“If nothing ever changed, there’d be no butterflies.”- Unknown.
1. Go swimming in a beach. 2. Go berry picking. 3. Watch Fireworks.
4. Make homemade popsicles.
5. Go on a roadtrip.
6. Ride a roller coaster.
7. Go to an outdoor movie.
8. Ride bikes in the city.
9. Start a garden.
10. Become a yogi.
11. Catch fireflies in a jar.
12. Go hiking.
13. Paint basement.
14. Redecorate girls’ rooms.
15. Have a picnic.
16. Learn to sew.
17. Take a cake decoration class.
18. Get girls in swimming lessons.
19. Clean out garage.
20. Have a girl’s night out with friends.
If Summer ends at the start of Fall and if the start of Fall is September 22, then there are only 39 days left of Summer! I’ve had this mental bucket list in my head, but I decided to write it down at the beginning of this month because…can you believe it’s August?
What’s on your summer bucket list?
Taking focused pictures is something every photographer wants, right?
But it’s not as easy to do when you have no idea how to use your camera or how your actions as a photographer can hurt or help the quality of your images. I had to learn about focus the hard way, through lots of blurry and out-of focus pictures that left me scratching my head wondering, “why doesn’t this look right?”
I didn’t know it was “focus” that was problem, I just knew my pictures never looked right to me. They were never clear, clean, or like the vision I imagined them being in my head. But then when I began to focus on my photography and learning how to get better, things began to change.
I say this to say that focus is a subject near and dear to my heart.
If your pictures aren’t looking as clear, crisp, and focused as you’d like, try considering these five things:
1. Do you have poor focus? This sounds obvious, but it’s not really when you, as photographer, have no idea what your desired subject is before taking your shot. Perhaps, unknowingly, you’re focusing on the wrong area when shooting. Or, and this was something it took me forever to learn, perhaps you’re too close to your subject to allow your camera to focus.
Another possibility is that your selected aperture is too high, producing too narrow of a depth of field.
To fix all these problems, take your time when composing your shots. Decide on your subject before shooting, set your focus on that, then shoot.
As you can see, in the above picture, I’m focused on the flower in the forefront. It’s this (focusing intentionally on that single flower) and my aperture that produces the blurring of the background flowers.
2. Has your subject moved? Unless you’re hoping to convey movement in your shots, make sure your shutterspeed is high enough to account for any movement. Generally, when shooting my kids, I try to stick to 1/125 and above. For stationary objects, like flowers, perhaps, you can choose lower shutterspeeds.
3. Is your ISO too high? The better your camera, the better it can manage the grain that inevitably comes with shooting at high ISOs. If your camera is not as great, try to keep your ISO as low as possible. To compensate for the decrease in light, and if possible, make adjustments with your shutterspeed and/or aperture.
4. Did your camera shake? Not as obvious when you’re starting out, but camera shake, either knowingly or unknowingly, can lead to un-focused shots. To fix, be mindful of form when shooting. Use both hands, keep the camera close to your body, and support yourself with some form of solid object, i.e., wall, tree, etc. Or, even better, shoot with a tripod (spoken from a photographer who has only used her tripod like two times in the past three years. 🙂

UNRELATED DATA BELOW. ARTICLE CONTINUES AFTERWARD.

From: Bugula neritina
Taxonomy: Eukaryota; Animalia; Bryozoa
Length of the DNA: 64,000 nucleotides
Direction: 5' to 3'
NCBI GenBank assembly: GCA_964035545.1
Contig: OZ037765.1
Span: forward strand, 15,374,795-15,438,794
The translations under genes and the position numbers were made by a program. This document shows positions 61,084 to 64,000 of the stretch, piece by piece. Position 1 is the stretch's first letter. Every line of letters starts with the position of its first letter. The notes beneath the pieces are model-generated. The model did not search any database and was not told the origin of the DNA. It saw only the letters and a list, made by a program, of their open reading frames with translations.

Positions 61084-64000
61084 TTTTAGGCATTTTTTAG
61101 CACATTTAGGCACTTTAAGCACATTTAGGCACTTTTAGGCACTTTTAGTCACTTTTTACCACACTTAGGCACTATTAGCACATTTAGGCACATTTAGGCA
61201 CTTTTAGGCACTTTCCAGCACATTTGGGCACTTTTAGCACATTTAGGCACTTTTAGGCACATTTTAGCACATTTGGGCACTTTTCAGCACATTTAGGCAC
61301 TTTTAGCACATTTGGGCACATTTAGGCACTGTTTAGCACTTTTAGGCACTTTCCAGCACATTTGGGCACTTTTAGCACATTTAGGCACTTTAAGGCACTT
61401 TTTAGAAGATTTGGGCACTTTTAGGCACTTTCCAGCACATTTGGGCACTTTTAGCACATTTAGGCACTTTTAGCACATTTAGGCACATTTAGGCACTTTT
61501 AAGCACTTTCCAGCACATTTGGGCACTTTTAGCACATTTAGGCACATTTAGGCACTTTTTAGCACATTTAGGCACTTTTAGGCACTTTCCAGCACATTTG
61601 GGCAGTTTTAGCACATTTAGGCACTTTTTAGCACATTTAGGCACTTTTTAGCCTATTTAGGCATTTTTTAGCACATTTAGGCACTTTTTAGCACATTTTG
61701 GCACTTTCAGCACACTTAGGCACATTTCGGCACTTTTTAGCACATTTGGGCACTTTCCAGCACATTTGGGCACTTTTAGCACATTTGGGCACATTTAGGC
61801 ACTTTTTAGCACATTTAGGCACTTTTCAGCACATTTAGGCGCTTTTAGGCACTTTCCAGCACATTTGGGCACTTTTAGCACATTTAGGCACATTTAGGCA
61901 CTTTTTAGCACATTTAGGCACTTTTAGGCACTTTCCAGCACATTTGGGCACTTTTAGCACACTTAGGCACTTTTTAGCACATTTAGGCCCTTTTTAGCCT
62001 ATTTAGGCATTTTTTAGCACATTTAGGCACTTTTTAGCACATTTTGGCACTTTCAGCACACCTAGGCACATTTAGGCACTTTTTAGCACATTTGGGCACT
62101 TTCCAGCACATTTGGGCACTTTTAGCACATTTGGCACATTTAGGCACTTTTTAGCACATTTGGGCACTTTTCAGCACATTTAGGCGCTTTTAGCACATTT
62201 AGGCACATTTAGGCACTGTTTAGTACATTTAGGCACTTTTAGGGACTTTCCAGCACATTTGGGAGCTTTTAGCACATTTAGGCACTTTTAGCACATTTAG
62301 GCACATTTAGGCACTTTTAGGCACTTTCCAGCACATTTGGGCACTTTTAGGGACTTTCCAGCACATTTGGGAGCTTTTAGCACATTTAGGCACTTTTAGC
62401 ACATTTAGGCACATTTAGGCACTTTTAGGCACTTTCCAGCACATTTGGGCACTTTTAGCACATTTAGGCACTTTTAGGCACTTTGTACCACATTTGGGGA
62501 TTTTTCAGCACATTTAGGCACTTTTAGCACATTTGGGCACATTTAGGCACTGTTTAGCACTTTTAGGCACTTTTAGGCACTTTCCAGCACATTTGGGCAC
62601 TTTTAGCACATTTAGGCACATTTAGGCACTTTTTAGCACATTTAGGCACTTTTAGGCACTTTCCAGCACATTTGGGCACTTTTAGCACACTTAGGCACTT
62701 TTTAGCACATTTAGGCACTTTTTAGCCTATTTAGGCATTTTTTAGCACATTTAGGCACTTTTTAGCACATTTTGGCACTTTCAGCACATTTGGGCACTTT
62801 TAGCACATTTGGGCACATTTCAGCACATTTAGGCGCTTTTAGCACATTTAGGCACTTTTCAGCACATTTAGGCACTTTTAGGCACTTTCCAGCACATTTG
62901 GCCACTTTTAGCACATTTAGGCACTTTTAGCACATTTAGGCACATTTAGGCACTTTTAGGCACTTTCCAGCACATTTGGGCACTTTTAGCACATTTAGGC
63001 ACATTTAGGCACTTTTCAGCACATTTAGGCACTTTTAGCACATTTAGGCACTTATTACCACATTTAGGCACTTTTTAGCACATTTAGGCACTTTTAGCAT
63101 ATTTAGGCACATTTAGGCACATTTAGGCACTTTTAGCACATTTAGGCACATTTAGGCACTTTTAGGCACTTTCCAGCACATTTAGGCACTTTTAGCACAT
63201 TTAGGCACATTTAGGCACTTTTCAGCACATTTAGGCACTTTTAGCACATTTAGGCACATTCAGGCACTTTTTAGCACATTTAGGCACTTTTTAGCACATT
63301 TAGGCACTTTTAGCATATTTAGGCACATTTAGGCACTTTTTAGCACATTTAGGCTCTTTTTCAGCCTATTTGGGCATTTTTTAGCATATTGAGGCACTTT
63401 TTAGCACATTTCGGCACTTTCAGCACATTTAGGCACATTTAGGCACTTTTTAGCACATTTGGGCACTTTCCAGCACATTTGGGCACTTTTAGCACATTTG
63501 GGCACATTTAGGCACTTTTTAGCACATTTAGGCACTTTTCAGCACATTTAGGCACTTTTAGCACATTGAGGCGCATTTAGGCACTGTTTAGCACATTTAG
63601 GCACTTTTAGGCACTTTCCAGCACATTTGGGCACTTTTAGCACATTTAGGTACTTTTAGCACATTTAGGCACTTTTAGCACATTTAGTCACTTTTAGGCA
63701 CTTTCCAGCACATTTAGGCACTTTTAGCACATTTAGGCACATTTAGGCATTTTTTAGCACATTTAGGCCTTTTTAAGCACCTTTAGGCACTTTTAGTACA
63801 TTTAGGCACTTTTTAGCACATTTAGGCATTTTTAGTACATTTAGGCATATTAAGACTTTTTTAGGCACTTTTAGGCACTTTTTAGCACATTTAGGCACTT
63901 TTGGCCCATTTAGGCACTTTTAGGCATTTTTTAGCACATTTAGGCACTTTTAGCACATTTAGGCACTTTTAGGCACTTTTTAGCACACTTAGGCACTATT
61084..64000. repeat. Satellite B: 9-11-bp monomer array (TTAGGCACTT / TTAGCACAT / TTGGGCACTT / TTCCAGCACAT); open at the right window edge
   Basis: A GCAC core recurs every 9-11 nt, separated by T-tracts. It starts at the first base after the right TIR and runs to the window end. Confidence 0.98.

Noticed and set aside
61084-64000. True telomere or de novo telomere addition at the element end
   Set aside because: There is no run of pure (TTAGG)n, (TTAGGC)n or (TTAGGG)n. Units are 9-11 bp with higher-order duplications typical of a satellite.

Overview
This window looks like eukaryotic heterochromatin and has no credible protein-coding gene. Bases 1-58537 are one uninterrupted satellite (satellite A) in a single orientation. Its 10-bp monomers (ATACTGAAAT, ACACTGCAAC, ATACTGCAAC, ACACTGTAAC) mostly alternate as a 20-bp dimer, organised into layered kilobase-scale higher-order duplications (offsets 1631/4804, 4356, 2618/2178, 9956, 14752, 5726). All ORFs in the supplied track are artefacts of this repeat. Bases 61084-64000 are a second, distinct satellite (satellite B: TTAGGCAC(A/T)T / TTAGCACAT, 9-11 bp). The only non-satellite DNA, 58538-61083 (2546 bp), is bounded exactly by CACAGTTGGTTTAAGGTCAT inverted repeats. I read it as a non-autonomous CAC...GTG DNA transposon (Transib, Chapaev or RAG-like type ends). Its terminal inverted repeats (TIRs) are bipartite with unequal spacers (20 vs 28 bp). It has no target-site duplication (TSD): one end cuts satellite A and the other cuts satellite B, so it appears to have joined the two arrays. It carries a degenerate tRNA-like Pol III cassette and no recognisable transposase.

5. Is it your lens? If you have the money to invest in a good lens, do it, since lens quality can have a very big impact on the crispness of your images. Two years ago, I decided to upgrade from my kit lens to prime lens and I have not looked back. I now only shoot using my prime 1.4 lens because I love that it consistently and easily produces sharp images.
Another factor to consider when it comes to your lens and producing sharp images is cleanliness. Having a clean lens that’s clear of dust and grime is a must for clear and crisp images.
Also, one more thing to consider, if your lens is clean and you’re doing everything else right (see above) and are still not getting focused shots, get your lens professionally checked. It could be that your lens has a mechanical error preventing it from properly focusing.
What are your favorite tips/tricks for ensuring focused pictures?
You know what’s funny about me and starting new things? It’s funny that when I start things, or most things, I always have in mind that I will eventually quit them.
“There will be an end to this,” I often tell myself when I commence upon dietary restrictions, writing projects, and anything else that I feel uncertain about the meaning or worth of my efforts. This is why I can’t finish a novel or James Frey’s “a million little pieces” for the life of me.
I usually can’t just flow in murky waters. So what I usually do, when I can, is not commit to treading in these waters at all.
Or, usually, I’ll start with an exit plan in mind. So, for instance, when I said last month that I would be giving up chocolate. With that pronouncement, I already decided in my mind that I would only stay true to this commitment so long as a) I was not given free chocolate cake, b) I got eight hours of sleep, c) I didn’t stumble upon an “easy” chocolate recipe that contained ingredients I actually had in my pantry.
I never did get eight hours of sleep, so that commitment went out the window. Of course.